5. Take advantage of the annual gift tax exclusion and make a gift to family

To reduce your taxable estate, consider giving annual gifts, such as contributing to a 529 plan for your child or grandchild. For 2022, the annual gift tax exclusion allows you to give up to $16,000 ($32,000 for married couples)³ free of gift tax and without counting toward the federal individual lifetime exclusion.

4. Consider ways to minimize taxes by spreading out income

If your income varies from year to year, or if you expect to be in a different tax bracket in the future, consider using multi-year projections to take advantage of long-term planning opportunities to minimize income taxes. Examples of such tax planning strategies include accelerating the timing of income or recognition of capital gains so that lower tax brackets can be filled or, conversely, postponing the receipt of income or capital gains and accelerating receipt of losses to reduce income in higher tax years.

3. Enroll for Medicare, if applicable

Medicare plans can also change from year to year, in regard to what they cost and cover. So, it’s a good idea to review your current coverage, even if your own needs have not changed. It’s also important to note that, if you are within three months of turning 65, the window for your initial Medicare enrollment period has opened and will remain open for seven months. Also, each state has a State Health Insurance Program (SHIP) offering free one-on- one counseling for Medicare recipients and their families. Individuals can visit for customized information related to Medicare.

2. Be Strategic About Social Security

You can begin taking Social Security as early as age 62. However, if you wait until your full retirement age, which varies according to the year you were born, you will receive 100% of your benefit. Work with your wealth advisor on the appropriate time for you to start receiving your benefit.

1. Set S.M.A.R.T. Goals

Whether your current goals involve health, finances or any other aspect of your life, writing your goals down using the S.M.A.R.T. system can help you focus on attaining your goals. S.M.A.R.T. is an acronym for Specific, Measurable, Achievable, Results-focused and Time-bound. For many people, goal setting can end up being a frustrating exercise because many of us have a tendency to set goals that are too vague or ambiguous. Using the S.M.A.R.T. system can be a helpful reminder to be more detailed in our approach. For example, if one of your goals is starting a college savings plan for your child or grandchild, the S.M.A.R.T. system can help you realize how much you ultimately want to save, how much time you have to save, as well as what capacity you currently have in your budget to allocate toward meeting that goal. By focusing on the details, you dramatically improve your likelihood of meeting your goals.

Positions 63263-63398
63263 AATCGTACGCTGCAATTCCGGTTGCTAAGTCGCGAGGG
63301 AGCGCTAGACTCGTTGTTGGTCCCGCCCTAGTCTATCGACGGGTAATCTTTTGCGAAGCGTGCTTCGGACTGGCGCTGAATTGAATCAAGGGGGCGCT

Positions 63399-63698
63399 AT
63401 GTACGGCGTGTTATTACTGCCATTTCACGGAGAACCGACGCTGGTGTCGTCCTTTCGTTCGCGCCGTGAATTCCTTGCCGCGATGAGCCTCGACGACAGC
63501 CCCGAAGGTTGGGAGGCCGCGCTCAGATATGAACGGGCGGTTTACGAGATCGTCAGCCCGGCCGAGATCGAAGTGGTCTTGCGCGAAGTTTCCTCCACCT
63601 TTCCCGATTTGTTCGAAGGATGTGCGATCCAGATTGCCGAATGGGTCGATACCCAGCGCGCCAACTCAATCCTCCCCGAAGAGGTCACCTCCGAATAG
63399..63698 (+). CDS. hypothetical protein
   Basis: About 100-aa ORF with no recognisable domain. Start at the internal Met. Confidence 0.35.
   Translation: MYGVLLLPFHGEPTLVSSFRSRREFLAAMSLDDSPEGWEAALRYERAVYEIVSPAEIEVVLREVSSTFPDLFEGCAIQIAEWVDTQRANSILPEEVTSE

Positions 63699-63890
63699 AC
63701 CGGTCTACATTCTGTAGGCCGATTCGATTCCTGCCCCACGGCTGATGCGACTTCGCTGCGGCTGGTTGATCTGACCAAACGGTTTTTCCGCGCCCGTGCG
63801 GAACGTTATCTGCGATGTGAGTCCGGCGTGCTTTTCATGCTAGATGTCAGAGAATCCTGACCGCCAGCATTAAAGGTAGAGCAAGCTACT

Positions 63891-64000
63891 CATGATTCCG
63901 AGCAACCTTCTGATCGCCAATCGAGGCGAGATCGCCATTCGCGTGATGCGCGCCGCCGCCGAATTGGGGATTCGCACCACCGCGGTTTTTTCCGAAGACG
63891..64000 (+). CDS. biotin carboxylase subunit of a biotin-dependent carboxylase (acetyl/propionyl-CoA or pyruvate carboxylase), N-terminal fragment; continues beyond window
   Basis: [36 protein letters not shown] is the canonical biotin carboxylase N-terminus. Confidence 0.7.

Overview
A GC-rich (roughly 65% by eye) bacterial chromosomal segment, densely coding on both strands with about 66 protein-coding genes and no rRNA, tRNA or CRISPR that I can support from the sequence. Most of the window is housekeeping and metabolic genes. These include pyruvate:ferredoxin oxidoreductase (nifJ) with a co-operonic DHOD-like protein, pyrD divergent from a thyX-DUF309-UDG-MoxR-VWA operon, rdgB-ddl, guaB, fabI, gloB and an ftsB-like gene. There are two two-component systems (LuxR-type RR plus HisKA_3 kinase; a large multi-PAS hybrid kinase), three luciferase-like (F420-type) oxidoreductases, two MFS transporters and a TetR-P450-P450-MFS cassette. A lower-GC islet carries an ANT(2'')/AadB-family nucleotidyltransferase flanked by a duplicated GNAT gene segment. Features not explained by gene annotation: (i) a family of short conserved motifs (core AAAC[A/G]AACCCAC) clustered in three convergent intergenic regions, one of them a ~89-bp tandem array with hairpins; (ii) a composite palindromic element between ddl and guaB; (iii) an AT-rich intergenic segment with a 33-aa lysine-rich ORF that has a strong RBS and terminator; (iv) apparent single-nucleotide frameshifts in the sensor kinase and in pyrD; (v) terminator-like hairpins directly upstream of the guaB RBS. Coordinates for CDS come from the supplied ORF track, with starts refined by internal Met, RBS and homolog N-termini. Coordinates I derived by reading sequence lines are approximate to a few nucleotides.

¹ IRS Announces Changes to Retirement Plans for 2022

² Retirement Topics: Catch-up Contributions

³ What’s New-Estate and Gift Tax


The views expressed are for commentary purposes only and do not take into account any individual personal, financial, legal or tax considerations. As such, the information contained herein is not intended to be personal legal, investment or tax advice. Nothing herein should be relied upon as such, and there is no guarantee that any claims made will come to pass. The opinions are based on information and sources of information deemed to be reliable, but Mariner Platform Solutions does not warrant the accuracy of the information.

Additional fees may also apply for tax planning and preparation services.

Investment advisory services provided through Mariner Platform Solutions, LLC (“MPS”). MPS is an investment adviser registered with the SEC, head quartered in Overland Park, Kansas. Registration of an investment advisor does not imply a certain level of skill or training. MPS is in compliance with the current notice filing requirements imposed upon registered investment advisers by those states in which MPS transacts business and maintains clients. MPS is either notice filed or qualifies for an exemption or exclusion from notice filing requirements in those states. Any subsequent, direct communication by MPS with a prospective client shall be conducted by a representative that is either registered or qualifies for an exemption or exclusion from registration in the state where the prospective client resides. For additional information about MPS, including fees and services, please contact MPS or refer to the Investment Adviser Public Disclosure website ( Please read the disclosure statement carefully before you invest or send money.

Investment Adviser Representatives (“IARs”) are independent contractors of MPS and generally maintain or affiliate with a separate business entity through which they market their services. The separate business entity is not owned, controlled by or affiliated with MPS and is not registered with the SEC. Please refer to the disclosure statement of MPS for additional information.

© Mariner Advisor Network. All Rights Reserved